IDEAS home Printed from
   My bibliography  Save this article

Terrorism risk concern in Europe


  • Drakos, Konstantinos
  • Müller, Cathérine


Motivated by the Bayesian framework, we explore terrorism risk perception differences across European countries. Perception variation is explained by the long-term terrorism countries face, while the cyclical part of terrorism does not seem to play any role.

Suggested Citation

  • Drakos, Konstantinos & Müller, Cathérine, 2011. "Terrorism risk concern in Europe," Economics Letters, Elsevier, vol. 112(2), pages 195-197, August.
  • Handle: RePEc:eee:ecolet:v:112:y:2011:i:2:p:195-197

    Download full text from publisher

    File URL:
    Download Restriction: Full text for ScienceDirect subscribers only

    As the access to this document is restricted, you may want to look for a different version below or search for a different version of it.

    Other versions of this item:

    References listed on IDEAS

    1. W. Kip Viscusi & Wesley A. Magat & Joel Huber, 1987. "An Investigation of the Rationality of Consumer Valuations of Multiple Health Risks," RAND Journal of Economics, The RAND Corporation, vol. 18(4), pages 465-479, Winter.
    2. Pesaran, M.H., 2004. "‘General Diagnostic Tests for Cross Section Dependence in Panels’," Cambridge Working Papers in Economics 0435, Faculty of Economics, University of Cambridge.
    3. John C. Driscoll & Aart C. Kraay, 1998. "Consistent Covariance Matrix Estimation With Spatially Dependent Panel Data," The Review of Economics and Statistics, MIT Press, vol. 80(4), pages 549-560, November.
    4. Smith, V Kerry & Johnson, F Reed, 1988. "How Do Risk Perceptions Respond to Information? The Case of Radon," The Review of Economics and Statistics, MIT Press, vol. 70(1), pages 1-8, February.
    5. Eckstein, Zvi & Tsiddon, Daniel, 2004. "Macroeconomic consequences of terror: theory and the case of Israel," Journal of Monetary Economics, Elsevier, vol. 51(5), pages 971-1002, July.
    6. Evans, William N & Viscusi, W Kip, 1991. "Estimation of State-Dependent Utility Functions Using Survey Data," The Review of Economics and Statistics, MIT Press, vol. 73(1), pages 94-104, February.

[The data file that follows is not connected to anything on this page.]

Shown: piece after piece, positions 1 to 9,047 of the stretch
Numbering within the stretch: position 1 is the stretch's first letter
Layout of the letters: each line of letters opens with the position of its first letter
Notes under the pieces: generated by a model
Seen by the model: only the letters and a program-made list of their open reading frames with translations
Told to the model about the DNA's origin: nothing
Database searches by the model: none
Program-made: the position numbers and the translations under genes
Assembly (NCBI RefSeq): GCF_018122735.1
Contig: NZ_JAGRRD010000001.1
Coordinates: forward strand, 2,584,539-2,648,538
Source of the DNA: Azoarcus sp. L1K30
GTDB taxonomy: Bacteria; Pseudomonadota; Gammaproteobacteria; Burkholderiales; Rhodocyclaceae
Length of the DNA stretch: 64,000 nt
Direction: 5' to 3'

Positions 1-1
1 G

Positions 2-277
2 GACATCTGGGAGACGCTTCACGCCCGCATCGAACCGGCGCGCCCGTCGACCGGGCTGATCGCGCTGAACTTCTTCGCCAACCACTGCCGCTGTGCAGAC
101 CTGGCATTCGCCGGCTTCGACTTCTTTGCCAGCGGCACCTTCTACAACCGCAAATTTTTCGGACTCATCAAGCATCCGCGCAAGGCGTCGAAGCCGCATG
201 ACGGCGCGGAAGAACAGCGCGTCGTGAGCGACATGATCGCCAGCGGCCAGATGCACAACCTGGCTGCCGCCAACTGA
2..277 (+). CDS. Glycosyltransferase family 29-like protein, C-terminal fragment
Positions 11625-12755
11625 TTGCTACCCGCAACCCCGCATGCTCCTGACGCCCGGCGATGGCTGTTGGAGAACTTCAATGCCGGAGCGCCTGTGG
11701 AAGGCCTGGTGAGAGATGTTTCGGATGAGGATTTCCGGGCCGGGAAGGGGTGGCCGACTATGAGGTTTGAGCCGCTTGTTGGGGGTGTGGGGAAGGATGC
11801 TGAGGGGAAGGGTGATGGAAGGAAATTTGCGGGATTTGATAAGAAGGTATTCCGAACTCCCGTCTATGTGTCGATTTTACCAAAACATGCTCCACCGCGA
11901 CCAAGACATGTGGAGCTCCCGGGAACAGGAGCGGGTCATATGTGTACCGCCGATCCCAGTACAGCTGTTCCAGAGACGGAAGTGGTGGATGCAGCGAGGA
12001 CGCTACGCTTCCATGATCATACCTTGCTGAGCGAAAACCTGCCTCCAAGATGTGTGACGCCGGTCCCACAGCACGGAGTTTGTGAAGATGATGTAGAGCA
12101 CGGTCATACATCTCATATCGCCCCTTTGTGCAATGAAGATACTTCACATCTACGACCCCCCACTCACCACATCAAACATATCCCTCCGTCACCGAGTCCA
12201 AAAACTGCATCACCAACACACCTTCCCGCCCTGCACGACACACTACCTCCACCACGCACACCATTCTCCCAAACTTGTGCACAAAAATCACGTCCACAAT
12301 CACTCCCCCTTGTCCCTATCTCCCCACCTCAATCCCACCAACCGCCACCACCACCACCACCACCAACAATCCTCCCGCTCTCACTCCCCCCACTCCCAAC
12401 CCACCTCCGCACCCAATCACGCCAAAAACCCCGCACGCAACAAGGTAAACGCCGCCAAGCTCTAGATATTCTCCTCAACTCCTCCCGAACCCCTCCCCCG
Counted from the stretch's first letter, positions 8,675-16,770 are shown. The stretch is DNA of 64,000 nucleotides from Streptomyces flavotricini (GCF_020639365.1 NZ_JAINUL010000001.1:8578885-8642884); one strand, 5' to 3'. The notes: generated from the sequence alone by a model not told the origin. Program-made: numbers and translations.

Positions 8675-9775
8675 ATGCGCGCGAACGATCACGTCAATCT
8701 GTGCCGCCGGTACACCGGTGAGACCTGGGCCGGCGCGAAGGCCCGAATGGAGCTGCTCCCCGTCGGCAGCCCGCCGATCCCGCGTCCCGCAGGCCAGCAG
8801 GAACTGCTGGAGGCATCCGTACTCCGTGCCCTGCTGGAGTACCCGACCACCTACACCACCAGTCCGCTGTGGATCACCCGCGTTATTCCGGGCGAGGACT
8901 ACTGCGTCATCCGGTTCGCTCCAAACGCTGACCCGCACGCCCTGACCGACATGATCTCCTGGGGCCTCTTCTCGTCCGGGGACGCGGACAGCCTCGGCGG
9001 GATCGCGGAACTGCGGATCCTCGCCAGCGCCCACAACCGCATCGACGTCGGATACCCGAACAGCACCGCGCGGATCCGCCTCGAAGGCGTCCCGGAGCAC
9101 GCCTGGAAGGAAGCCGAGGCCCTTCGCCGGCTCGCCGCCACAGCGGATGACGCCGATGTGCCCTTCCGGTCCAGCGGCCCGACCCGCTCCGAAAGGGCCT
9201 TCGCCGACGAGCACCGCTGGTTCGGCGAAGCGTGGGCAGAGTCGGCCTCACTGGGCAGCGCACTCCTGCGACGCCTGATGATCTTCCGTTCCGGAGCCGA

7. Loewenstein, George & Mather, Jane, 1990. "Dynamic Processes in Risk Perception," Journal of Risk and Uncertainty, Springer, vol. 3(2), pages 155-175, June.
    8. Smith, V. Kerry & Michaels, R. Gregory, 1987. "How did households interpret chernobyl? : A bayesian analysis of risk perceptions," Economics Letters, Elsevier, vol. 23(4), pages 359-364.
    9. Harvey, A C, 1985. "Trends and Cycles in Macroeconomic Time Series," Journal of Business & Economic Statistics, American Statistical Association, vol. 3(3), pages 216-227, June.
    10. Peter K. Clark, 1987. "The Cyclical Component of U. S. Economic Activity," The Quarterly Journal of Economics, Oxford University Press, vol. 102(4), pages 797-814.
    11. Viscusi, W Kip & O'Connor, Charles J, 1984. "Adaptive Responses to Chemical Labeling: Are Workers Bayesian Decision Makers?," American Economic Review, American Economic Association, vol. 74(5), pages 942-956, December.
    12. Jon Elster, 1998. "Emotions and Economic Theory," Journal of Economic Literature, American Economic Association, vol. 36(1), pages 47-74, March.
    Full references (including those not matched with items on IDEAS)


    Citations are extracted by the CitEc Project, subscribe to its RSS feed for this item.

    Cited by:

    1. Olaf J. de Groot & Konstantinos Drakos & Cathérine Müller, 2011. "How Rational Is the Response of Individuals to the Threat of Terrorism in Europe?," EUSECON Policy Briefing 9, DIW Berlin, German Institute for Economic Research.
    2. Michael Brzoska & Raphael Bossong & Eric van Um, 2011. "Security Economics in the European Context: Implications of the EUSECON Project," Economics of Security Working Paper Series 58, DIW Berlin, German Institute for Economic Research.


    All material on this site has been provided by the respective publishers and authors. You can help correct errors and omissions. When requesting a correction, please mention this item's handle: RePEc:eee:ecolet:v:112:y:2011:i:2:p:195-197. See general information about how to correct material in RePEc.

    For technical questions regarding this item, or to correct its authors, title, abstract, bibliographic or download information, contact: (Dana Niculescu). General contact details of provider: .

    If you have authored this item and are not yet registered with RePEc, we encourage you to do it here. This allows to link your profile to this item. It also allows you to accept potential citations to this item that we are uncertain about.

    If CitEc recognized a reference but did not link an item in RePEc to it, you can help with this form .

    If you know of missing items citing this one, you can help us creating those links by adding the relevant references in the same way as above, for each refering item. If you are a registered author of this item, you may also want to check the "citations" tab in your RePEc Author Service profile, as there may be some citations waiting for confirmation.

    Please note that corrections may take a couple of weeks to filter through the various RePEc services.

    IDEAS is a RePEc service hosted by the Research Division of the Federal Reserve Bank of St. Louis . RePEc uses bibliographic data supplied by the respective publishers.